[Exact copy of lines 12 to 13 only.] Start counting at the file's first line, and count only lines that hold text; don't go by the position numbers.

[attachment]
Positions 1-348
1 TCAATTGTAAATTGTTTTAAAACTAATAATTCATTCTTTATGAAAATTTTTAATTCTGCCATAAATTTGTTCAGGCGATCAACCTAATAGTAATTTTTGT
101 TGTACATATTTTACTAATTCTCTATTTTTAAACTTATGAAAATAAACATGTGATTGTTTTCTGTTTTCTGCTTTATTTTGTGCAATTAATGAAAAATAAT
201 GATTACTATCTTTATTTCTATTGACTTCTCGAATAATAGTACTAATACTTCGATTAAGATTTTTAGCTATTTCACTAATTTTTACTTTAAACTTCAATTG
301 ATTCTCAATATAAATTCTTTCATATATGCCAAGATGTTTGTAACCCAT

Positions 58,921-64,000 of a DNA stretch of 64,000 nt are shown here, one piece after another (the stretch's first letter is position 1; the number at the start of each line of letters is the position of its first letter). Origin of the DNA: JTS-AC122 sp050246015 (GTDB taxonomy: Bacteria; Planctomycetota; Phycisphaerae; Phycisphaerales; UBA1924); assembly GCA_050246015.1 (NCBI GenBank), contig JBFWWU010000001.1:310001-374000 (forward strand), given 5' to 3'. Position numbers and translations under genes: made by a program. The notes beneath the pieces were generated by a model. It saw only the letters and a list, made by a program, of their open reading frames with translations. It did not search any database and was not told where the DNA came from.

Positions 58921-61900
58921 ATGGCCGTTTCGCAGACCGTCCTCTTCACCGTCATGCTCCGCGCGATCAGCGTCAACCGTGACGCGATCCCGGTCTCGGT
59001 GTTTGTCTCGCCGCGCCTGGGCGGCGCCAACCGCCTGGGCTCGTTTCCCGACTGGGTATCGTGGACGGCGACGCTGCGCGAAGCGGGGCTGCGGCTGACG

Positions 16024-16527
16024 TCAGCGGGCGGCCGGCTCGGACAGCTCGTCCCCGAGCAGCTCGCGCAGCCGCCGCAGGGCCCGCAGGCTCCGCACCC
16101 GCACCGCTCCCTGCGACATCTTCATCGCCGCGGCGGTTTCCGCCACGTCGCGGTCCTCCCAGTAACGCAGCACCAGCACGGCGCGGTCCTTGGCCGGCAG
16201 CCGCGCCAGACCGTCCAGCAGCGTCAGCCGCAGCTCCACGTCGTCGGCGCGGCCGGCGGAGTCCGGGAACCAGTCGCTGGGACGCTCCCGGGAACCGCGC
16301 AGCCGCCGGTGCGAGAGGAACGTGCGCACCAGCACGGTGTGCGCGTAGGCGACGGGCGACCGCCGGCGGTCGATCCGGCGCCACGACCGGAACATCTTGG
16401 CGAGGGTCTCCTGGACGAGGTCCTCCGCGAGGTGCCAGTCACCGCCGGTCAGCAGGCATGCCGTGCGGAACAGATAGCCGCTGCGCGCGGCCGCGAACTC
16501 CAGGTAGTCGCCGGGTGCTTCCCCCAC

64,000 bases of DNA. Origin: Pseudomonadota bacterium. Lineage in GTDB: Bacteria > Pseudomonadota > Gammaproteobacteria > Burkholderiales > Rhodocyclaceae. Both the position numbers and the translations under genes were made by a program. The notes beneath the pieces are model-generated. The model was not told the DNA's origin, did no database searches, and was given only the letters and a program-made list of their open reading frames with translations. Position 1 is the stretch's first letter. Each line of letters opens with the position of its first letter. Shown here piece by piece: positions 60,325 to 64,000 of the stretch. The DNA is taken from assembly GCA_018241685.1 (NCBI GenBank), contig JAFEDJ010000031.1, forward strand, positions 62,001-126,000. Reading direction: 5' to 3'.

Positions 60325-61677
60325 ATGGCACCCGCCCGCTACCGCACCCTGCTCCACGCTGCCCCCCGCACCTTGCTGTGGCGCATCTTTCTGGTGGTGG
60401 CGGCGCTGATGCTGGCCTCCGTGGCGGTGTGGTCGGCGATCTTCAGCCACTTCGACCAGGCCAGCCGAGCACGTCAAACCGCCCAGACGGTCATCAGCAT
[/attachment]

16101 GCACCGCTCCCTGCGACATCTTCATCGCCGCGGCGGTTTCCGCCACGTCGCGGTCCTCCCAGTAACGCAGCACCAGCACGGCGCGGTCCTTGGCCGGCAG
16201 CCGCGCCAGACCGTCCAGCAGCGTCAGCCGCAGCTCCACGTCGTCGGCGCGGCCGGCGGAGTCCGGGAACCAGTCGCTGGGACGCTCCCGGGAACCGCGC